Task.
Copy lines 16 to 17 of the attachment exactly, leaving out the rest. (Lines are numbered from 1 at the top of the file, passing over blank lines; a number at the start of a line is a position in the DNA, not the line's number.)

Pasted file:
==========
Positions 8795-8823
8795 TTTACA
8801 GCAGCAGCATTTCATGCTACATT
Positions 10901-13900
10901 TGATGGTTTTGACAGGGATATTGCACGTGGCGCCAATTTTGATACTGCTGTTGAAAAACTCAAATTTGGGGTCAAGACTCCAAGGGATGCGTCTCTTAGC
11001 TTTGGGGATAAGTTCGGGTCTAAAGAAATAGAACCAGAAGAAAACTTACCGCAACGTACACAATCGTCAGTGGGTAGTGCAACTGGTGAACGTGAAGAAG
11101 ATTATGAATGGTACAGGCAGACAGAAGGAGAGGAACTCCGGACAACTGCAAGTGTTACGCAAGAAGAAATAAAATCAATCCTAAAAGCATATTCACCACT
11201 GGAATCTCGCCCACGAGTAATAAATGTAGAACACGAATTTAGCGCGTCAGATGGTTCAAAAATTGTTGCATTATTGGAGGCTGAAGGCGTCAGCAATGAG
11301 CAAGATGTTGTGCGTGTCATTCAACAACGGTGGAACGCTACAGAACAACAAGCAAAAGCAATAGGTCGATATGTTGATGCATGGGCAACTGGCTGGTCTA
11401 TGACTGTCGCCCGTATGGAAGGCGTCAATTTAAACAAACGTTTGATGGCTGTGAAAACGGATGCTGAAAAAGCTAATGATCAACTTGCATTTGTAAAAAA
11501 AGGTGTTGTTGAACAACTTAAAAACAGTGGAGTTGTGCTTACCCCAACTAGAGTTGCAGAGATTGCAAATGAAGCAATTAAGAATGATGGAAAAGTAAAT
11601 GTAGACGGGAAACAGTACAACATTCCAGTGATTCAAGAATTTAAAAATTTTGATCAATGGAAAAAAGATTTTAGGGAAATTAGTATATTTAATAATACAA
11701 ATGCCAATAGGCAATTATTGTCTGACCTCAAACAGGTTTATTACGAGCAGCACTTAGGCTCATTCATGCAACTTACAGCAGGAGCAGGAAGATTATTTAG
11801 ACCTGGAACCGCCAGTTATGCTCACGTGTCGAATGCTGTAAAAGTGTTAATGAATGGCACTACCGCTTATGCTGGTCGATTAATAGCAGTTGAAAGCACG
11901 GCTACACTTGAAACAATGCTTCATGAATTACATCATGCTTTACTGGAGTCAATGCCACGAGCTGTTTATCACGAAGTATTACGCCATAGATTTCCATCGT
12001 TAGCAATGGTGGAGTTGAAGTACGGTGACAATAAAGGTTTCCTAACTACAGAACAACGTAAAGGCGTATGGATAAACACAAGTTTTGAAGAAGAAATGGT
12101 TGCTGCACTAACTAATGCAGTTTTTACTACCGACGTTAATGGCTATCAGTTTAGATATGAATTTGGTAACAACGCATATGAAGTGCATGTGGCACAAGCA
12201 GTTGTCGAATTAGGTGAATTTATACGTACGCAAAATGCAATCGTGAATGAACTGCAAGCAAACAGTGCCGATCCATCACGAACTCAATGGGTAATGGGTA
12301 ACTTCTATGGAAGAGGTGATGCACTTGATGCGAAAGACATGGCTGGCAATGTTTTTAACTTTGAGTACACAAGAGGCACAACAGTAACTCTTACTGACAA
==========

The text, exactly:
12001 TAGCAATGGTGGAGTTGAAGTACGGTGACAATAAAGGTTTCCTAACTACAGAACAACGTAAAGGCGTATGGATAAACACAAGTTTTGAAGAAGAAATGGT
12101 TGCTGCACTAACTAATGCAGTTTTTACTACCGACGTTAATGGCTATCAGTTTAGATATGAATTTGGTAACAACGCATATGAAGTGCATGTGGCACAAGCA